Classes are serious business!


can anybody please elaborate what's happening in the code ?


Please post the code so that I may be able to assist you better.

Please note these forums are separate from the code area, so please transfer the code here manually.

Thank you!

def create_record(attributes, raise_error = false)
  record = build_record(attributes)
  yield(record) if block_given?
  saved =
  raise if !saved && raise_error


Here's a line-by-line analysis of what's happening in your code:

  1. def create_record(attributes, raise_error = false): You are creating a new method/function called create_record which takes in two arguments: attributes and raise_error where raise_error has a default value of false.
  2. record = build_record(attributes): You are defining a variable record to be equal to the result returned by the method/function build_record which takes in an argument attributes.
  3. yield(record) if block_given?: You are calling a method yield which takes an argument record. Depending on the result of that which is true or false indicated by the ? in it, you are entering the conditional and testing a method block_given? which takes no arguments.
  4. saved = You are setting a variable called saved to the value of, which, presumably, is a method of the record object.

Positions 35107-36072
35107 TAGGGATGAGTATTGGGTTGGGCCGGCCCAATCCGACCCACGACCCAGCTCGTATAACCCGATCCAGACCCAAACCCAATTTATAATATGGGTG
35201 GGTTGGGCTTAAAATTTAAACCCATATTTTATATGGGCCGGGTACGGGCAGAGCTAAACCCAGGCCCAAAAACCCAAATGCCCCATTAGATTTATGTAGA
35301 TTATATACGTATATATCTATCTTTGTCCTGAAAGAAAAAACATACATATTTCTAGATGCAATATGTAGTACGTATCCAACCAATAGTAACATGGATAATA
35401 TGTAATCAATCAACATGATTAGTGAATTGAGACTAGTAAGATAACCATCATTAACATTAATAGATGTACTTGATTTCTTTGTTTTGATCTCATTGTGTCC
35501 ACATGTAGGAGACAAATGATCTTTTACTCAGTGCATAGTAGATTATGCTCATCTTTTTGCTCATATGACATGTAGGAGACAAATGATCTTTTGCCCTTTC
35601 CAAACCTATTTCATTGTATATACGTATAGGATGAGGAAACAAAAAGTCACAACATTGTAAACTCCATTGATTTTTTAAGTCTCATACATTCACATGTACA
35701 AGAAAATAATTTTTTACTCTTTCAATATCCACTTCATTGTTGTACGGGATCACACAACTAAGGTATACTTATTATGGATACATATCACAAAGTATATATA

5. set_new_record(record): You are calling a method/function set_new_record which takes in an argument record.
  6. record: You are returning the variable record.
  7. end: You are notifying Ruby of the end of the method definition.

Was this sufficient, or do you need more? Please let me know.


I think this much will do !
thanks mate .



Thanks for the detailed explanation. But how about this line?:

  • raise if !saved && raise_error

could you please explain it


Apologies, I hadn't seen that line previously.

That time means that if !saved && raise_error is a true expression, then to raise an error of type RecordInvalid for the record object.

Presumably saved and raise_error are previously defined methods or functions that help determine whether or not the need to raise an error is valid.


thks for your quick reply!

However, way too advanced for me, many stuff there that I have not seen before... I guess I got to be patient and keep going.

Cheers :smile:


Don't worry, with practice it will make sense.